The US Navy is Developing a New Drone and It Sounds Like We're About to Have a Flying Submarine!

Khryss | Published 2017-07-08 21:47
Drones are now everywhere--some fly great distances and others swim great depths. But have you ever heard of a drone that can do both? Underwater drones have long been used since the 90s to track whales, observe ocean currents and underwater volcanoes. The US military even utilized it, of which they call gliders, to (as what its name says) glide through the water for long distances with the need of just little power. A particular glider even crossed the Atlantic in 2009 without needing to recharge. Flying drones, on the other hand, are not much different. They were used to track wild animals and aid in military missions as well. Today, it's more popularly known as those flying machines that people use for their travelling (or even wedding) videos and photographs. And just recently, the US navy is developing a combination of the two drones--one that could traverse both sea and air. They called it the Flying Sea Glider which builds on its existing Flimmer drone. A small scale version of this has actually been tested and was able to fly successfully. Its full-scale version, however, is scheduled to make its first flight in 2018. It will weigh around 30 kilograms and will be flying for more than 150 kilometers. After that, it is expected to take its landing on water and convert into a submarine. “It’s an unceremonious splashdown,” says  Dan Edwards at the Naval Research Laboratory in Washington DC. The team chose the pelican style dive (drone's landing style) as it was less damaging to the drone. And mind you, this took more work than you think. Submarines have thick hulls that are watertight and they carry ballast to be buoyant while aircrafts have thinner walls and are filled with air. So, as you can see, it's very tricky making this new drone. Talk about a whole new level of possible transportation! No more flying cars just flying submarines!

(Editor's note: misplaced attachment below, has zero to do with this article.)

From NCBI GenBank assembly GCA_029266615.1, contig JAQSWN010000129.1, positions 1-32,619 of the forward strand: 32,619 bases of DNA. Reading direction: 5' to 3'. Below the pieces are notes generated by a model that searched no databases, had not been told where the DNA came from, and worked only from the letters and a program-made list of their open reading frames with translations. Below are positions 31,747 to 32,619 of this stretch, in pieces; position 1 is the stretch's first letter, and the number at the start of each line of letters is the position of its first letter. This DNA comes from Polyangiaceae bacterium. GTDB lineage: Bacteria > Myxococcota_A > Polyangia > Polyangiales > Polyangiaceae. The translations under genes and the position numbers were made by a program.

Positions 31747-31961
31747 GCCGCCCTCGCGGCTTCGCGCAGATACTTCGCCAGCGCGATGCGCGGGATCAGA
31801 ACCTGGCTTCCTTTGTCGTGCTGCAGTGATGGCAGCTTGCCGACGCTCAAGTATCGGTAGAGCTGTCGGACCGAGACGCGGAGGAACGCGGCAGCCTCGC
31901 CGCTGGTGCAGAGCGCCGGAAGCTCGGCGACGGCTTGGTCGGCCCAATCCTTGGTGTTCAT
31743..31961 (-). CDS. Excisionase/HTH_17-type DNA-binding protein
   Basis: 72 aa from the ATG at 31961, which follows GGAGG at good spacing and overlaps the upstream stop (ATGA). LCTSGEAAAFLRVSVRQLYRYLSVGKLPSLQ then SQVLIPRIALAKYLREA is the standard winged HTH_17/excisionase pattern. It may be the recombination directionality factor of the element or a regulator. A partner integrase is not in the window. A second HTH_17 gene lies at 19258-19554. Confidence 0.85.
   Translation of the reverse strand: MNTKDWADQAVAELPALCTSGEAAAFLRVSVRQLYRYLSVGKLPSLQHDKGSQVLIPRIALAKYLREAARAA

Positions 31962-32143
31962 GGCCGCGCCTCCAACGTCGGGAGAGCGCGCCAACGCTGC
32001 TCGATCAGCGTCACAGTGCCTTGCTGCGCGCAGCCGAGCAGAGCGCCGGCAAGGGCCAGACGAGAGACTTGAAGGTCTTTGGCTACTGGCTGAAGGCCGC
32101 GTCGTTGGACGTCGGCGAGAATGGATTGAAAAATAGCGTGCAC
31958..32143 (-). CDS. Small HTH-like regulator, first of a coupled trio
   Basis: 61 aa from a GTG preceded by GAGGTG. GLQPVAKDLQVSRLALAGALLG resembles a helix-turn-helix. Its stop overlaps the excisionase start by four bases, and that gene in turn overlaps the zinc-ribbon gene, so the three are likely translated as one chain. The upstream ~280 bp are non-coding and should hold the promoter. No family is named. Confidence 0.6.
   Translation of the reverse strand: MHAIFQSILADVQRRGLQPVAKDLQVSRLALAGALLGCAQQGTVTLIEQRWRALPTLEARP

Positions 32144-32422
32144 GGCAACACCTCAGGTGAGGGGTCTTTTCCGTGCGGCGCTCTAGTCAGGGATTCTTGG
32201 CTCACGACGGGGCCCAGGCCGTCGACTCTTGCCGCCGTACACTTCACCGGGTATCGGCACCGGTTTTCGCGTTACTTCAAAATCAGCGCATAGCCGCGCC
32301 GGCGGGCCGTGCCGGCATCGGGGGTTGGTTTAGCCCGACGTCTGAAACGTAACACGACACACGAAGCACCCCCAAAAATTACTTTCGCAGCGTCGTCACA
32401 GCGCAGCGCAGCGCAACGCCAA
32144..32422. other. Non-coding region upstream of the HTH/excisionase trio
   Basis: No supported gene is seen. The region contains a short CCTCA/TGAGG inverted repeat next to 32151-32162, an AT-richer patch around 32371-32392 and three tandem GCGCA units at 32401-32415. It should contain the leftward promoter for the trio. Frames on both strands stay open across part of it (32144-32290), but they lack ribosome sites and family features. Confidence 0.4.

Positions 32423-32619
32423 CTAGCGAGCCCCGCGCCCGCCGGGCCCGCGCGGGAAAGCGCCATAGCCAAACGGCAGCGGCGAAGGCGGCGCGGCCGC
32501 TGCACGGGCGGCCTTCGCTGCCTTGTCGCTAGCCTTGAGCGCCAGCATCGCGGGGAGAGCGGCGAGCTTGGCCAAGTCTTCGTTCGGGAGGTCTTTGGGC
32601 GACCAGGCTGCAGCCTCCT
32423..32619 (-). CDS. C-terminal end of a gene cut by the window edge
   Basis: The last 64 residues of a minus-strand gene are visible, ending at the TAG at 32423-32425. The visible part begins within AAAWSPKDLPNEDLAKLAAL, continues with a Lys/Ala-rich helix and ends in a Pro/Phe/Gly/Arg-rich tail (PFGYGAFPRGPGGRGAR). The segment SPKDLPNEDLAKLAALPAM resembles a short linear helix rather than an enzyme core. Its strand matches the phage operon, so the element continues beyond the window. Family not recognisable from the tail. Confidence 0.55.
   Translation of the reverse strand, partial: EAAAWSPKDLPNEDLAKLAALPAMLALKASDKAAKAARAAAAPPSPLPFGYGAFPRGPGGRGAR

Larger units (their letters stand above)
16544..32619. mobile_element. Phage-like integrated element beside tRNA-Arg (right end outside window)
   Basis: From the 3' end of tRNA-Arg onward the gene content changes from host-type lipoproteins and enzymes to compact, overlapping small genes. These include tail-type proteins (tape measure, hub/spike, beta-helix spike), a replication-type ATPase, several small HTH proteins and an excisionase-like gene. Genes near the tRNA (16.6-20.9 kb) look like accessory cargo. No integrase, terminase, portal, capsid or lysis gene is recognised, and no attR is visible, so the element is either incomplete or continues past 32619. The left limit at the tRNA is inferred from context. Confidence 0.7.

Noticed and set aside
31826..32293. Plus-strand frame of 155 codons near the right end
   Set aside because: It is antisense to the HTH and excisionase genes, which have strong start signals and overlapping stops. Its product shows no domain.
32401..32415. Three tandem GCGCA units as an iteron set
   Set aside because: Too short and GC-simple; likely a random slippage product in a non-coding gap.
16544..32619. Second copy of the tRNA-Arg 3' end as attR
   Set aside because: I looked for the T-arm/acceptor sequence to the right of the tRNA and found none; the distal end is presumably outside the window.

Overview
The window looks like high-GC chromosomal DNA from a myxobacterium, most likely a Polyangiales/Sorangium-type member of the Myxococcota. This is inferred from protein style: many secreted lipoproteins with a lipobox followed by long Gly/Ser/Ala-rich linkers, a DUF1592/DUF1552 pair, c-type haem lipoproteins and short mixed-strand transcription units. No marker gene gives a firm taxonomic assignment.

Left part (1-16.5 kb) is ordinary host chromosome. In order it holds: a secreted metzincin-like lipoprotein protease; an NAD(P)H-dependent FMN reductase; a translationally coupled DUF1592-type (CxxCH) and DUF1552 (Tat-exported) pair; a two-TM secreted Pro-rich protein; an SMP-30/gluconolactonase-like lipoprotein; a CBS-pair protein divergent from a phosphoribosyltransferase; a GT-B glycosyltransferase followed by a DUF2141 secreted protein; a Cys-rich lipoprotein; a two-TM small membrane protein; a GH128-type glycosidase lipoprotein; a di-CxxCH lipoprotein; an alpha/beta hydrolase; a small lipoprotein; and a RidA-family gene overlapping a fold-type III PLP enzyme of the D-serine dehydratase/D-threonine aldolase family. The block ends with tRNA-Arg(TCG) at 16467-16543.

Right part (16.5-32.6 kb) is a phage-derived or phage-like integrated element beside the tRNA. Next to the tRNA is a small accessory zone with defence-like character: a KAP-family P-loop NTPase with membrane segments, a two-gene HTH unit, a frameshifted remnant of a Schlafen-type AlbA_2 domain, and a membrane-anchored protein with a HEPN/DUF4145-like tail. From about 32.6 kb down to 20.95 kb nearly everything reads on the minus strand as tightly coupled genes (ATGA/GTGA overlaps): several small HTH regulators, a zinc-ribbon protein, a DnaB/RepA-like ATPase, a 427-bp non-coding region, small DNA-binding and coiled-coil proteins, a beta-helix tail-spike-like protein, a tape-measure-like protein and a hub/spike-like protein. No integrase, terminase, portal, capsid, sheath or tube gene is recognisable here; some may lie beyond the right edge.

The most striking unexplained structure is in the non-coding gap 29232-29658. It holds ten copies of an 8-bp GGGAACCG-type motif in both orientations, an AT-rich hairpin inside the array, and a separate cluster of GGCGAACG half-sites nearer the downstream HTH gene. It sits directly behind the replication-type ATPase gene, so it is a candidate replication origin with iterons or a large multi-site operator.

Hey! Where are you going?? Subscribe!

Get weekly science updates in your inbox!